Taylor Swift Reputation; A Review

The 10th of November was the release date for Taylor Swift’s new album Reputation.

The new album, like many of her previous albums, became an answer to her critics over the years. Swift has reinvented herself several times during her career, her music started as sweet and innocent girl next door, her music was very much influenced by country music and had a soft and calm tone to it. The songs were love songs about lost or unfulfilled loves and she made a name for herself for writing songs about ex boyfriends. This name worked for a while however soon the media has started using this name against her.

In her album 1989 she answered to these claims in some songs however the album still focused very heavily on quite sweet love songs.

The album Reputation responses much more heavily to the name she made for herself and her, as the title states, reputation. In many of the songs during the album she does mention the reputation she made for herself like in the song Delicate and most prominently the first single from the album Look What You Made Me Do. The song itself, as well as the music that accompanied it references many “dramas” Taylor had during her career, the music video came out and announced her new self, her new sound, and her new album. The video as well mocked some different personalities she had and was known of having during the years.

The new album’s sound is very different than the normal “Taylor sound” people might be used to. It’s very electronic and not very melodic, but focuses on beats. The album does have some ballad and quieter songs like Call it What you Want, Delicate, and New Year’s Day however the majority of the album is much more up beat.

The lyrics of the songs still focus more heavily on love stories, however it’s done in a different way than the previous songs of hers. The song New Year’s Day to me represents the “Old Taylor” as she called her in the song Look What You Made Me Do, it’s sweet, innocent, talks about the want to be with someone in a naive way, of wanting a simple love “I want your midnights but I’ll be cleaning bottles with you on New Year’s day”.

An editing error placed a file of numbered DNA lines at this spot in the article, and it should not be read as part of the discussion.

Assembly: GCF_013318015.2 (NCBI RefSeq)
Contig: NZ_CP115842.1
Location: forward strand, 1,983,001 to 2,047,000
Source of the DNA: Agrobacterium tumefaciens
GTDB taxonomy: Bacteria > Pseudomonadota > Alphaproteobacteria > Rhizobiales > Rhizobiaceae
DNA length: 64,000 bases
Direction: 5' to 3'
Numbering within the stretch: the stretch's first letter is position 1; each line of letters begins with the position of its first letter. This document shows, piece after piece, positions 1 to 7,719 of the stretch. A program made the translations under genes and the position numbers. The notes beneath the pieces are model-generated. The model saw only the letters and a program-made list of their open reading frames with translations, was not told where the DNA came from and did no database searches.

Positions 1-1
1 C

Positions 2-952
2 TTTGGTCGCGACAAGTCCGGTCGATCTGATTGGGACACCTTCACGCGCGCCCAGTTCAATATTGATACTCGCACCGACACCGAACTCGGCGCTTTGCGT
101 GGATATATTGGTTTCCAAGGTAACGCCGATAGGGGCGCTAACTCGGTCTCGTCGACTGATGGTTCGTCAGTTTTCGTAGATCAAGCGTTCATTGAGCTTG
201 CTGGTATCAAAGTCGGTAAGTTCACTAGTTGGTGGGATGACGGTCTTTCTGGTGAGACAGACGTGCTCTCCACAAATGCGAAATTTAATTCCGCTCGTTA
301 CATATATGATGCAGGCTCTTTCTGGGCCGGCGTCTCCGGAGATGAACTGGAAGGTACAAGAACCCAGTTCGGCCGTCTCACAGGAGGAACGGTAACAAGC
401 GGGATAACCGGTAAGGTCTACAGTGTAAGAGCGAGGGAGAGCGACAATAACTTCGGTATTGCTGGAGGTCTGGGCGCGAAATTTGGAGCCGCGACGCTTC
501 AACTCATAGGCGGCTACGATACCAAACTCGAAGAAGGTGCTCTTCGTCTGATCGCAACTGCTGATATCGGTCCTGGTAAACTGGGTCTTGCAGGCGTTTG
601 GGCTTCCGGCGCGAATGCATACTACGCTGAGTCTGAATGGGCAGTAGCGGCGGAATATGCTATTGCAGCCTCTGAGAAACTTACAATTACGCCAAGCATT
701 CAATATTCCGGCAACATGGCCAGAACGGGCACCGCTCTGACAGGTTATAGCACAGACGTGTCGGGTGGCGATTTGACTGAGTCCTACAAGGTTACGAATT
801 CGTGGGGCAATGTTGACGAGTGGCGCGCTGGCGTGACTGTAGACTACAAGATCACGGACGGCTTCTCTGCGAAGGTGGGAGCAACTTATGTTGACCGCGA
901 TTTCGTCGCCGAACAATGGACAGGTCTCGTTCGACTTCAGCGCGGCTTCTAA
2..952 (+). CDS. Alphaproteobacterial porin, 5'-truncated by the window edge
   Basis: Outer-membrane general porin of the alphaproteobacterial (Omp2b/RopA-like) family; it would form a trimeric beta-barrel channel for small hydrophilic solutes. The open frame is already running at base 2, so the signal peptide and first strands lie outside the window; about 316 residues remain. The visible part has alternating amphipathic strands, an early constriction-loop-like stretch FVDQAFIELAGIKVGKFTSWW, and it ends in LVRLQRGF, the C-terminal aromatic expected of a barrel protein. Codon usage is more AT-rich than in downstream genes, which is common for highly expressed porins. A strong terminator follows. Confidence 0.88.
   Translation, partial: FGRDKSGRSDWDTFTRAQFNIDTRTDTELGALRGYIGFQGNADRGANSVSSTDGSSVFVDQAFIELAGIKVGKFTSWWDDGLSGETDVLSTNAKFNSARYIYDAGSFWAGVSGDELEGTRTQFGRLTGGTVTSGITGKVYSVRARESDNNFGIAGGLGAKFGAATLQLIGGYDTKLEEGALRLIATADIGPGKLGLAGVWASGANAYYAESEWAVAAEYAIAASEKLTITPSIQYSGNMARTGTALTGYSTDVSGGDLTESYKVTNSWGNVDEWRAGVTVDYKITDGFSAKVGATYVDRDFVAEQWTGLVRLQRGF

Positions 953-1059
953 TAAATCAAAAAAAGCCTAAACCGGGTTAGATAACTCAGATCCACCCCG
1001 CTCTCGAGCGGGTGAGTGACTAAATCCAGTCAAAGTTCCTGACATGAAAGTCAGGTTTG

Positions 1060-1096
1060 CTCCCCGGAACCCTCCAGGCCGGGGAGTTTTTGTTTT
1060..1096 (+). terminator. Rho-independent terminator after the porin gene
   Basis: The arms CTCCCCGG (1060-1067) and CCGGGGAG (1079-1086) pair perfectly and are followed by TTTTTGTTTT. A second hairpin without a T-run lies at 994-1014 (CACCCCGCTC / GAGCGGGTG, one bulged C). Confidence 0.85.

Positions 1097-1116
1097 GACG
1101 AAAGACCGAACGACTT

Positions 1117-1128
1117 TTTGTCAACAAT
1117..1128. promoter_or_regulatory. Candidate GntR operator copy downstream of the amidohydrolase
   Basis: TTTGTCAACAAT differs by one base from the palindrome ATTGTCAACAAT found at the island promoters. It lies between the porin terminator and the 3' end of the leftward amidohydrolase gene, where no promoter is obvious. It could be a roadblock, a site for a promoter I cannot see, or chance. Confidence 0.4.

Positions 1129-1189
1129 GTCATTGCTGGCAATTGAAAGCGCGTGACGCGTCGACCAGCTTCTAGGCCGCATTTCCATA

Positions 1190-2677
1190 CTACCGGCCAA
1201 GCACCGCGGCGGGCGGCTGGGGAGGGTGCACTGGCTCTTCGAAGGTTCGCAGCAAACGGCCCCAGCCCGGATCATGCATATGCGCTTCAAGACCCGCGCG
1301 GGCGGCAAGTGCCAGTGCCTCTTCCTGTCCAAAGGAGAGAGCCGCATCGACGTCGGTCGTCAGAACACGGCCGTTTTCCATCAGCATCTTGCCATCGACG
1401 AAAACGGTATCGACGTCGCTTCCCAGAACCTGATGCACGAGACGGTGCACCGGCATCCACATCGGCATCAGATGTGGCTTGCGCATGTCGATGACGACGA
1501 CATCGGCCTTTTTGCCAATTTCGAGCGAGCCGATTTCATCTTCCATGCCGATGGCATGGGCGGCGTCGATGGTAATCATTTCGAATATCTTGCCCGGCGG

In opposite to this song the album has songs like Don’t Blame Me which shows a more twisted, obsessed and unhealthy way to love “For you, I would cross the line I would waste my time I would lose my mind”.

My personal favourite song from the album is I Did Something Bad. I feel this song this song combines the two outcomes of the album, the going against the “reputation” Swift got for herself as well as the different type of love she is showing in her new album, the step away from the old innocent love she used to have in her music.

Overall I throughly enjoyed this new album. I feel that with a lot of artists when they reinvent themselves at this level, when it’s both their character and their music style, it often is not very well received, however I feel that Taylor is doing it well and in appropriate times. I also feel that many of her older fans have grown up and so the development was done very well.

 

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Thor: Ragnarok; A Review (spoilers)

This review will contain spoilers to the film Thor: Ragnarok as well as to the previous Thor franchise.

 

On Halloween eve (31.10.17) I went to see the new Marvel film Thor: Ragnarok. 

The film, directed by Taika Waititi, followed up from the plot of the previous Thor film The Dark World, in the end of which Thor’s brother Loki faked his death and disguised himself  as their father Odin and took over his place as the ruler of Asgard.

The film was a complete change from the previous two Thor films that had a much darker tone, this film was funny, colourful, very energetic and felt like it wasn’t taking itself too seriously.

The film itself showed Thors battle against his long lost sister Hela and her attempts to take over Asgard. At the same time a prophecy has been looming over regarding the the distraction of Asgard, “Ragnarok”. At the end of the film Thor realises that the only way to save Asgard, was to fulfil the prophesy and destroy it.

This film dealt with a very serious topic, the destruction of Thor’s home planet, this film could have easily been the darkest Marvel film to date, however Waititi direction of the film, the cast that was chosen, the iconic lines that were often improvised by the cast during the film itself, made this film enjoyable to watch and the whole difficult topic much easier to digest, something that I feel would not have happened had the film continued with the dark themes of the previous films in the trilogy.